By Steve Tawa

PHILADELPHIA (CBS) — The collection of Impressionist and early Modernist works amassed by Dr. Albert Barnes on the walls of the Merion campus employed 1920s-era lighting technology.

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But Derek Gillman, executive director of the Barnes Foundation, says the new home includes a state-of-the-art lighting system which will enable visitors to see the art in a more natural setting.

“The collection is revealed completely afresh,” he says.

Gillman says one of the great triumphs of the new building is that it is, in his words, “lit to a standard that is equal to the collection.”

“The skills which are known now in lighting design were not available when Barnes built it,” he explains.

The lighting, he says, is computer-designed to get optimal light balance, “and you see paintings in the galleries which were so recessive, you just didn’t notice them.”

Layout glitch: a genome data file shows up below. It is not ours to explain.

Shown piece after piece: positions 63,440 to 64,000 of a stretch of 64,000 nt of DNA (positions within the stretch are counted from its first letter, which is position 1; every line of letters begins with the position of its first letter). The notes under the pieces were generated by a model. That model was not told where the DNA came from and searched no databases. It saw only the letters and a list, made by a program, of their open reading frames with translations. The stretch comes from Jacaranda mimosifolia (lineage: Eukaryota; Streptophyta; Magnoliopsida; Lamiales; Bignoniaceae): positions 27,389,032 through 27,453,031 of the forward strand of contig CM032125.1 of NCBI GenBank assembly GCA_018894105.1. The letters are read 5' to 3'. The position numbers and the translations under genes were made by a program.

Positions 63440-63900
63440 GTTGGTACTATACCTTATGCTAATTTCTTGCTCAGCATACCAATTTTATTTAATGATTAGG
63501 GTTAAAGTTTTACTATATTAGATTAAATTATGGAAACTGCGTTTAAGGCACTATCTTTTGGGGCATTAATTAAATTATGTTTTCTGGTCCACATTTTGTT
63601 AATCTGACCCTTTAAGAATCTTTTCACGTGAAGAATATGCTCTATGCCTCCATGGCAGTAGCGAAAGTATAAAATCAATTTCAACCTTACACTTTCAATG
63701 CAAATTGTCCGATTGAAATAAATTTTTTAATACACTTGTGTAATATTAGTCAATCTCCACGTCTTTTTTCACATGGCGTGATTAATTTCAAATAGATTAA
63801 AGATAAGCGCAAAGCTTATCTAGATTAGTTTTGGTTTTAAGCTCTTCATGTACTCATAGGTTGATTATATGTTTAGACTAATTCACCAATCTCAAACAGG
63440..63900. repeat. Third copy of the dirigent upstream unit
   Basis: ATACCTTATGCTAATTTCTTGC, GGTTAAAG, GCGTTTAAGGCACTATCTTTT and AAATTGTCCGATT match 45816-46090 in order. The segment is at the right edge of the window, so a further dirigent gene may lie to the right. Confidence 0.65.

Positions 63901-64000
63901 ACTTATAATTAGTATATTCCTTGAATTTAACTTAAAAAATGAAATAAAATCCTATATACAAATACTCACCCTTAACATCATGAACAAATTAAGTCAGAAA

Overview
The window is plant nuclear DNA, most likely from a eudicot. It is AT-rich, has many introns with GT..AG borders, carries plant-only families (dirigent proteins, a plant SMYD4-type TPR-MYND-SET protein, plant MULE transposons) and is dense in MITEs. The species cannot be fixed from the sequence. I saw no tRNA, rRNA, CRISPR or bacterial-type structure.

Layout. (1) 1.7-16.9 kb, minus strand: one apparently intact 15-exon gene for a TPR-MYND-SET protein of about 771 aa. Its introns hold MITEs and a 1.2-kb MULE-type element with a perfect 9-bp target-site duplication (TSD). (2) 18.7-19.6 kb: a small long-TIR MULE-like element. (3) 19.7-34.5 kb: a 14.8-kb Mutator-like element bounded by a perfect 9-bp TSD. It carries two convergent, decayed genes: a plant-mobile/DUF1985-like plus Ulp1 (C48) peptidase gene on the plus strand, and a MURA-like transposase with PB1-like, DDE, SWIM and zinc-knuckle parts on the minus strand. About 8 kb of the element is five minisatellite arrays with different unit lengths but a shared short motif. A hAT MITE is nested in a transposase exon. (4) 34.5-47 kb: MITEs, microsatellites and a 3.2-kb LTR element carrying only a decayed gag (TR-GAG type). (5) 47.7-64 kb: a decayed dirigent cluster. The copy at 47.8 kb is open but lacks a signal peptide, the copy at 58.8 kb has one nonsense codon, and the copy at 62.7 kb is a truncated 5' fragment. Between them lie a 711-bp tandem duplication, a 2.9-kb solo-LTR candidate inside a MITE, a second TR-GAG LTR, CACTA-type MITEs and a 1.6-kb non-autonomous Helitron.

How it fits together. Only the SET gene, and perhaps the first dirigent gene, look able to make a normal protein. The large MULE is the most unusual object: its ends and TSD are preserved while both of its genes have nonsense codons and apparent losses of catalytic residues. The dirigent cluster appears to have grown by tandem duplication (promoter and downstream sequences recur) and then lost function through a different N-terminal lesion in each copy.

Gillman says even those familiar with the Merion setting will see elements within the paintings differently:

“The paintings have all got these voices.  Symphonically, the whole collection is singing in a way that it just hasn’t done before.”

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Read Part 1: The Galleries

Read Part 2: The Landscaping

Read Part 3:  Contentious History

Read Part 4: Continuing Controversy


Listen to KYW Newsradio 1060 all week long for more on the new Barnes Museum, opening May 19th on the Benjamin Franklin Parkway in Philadelphia. 

And listen on Friday, May 18th, as KYW Newsradio broadcasts “Reporters Roundup,” live from the Barnes, 12 noon to 1pm!

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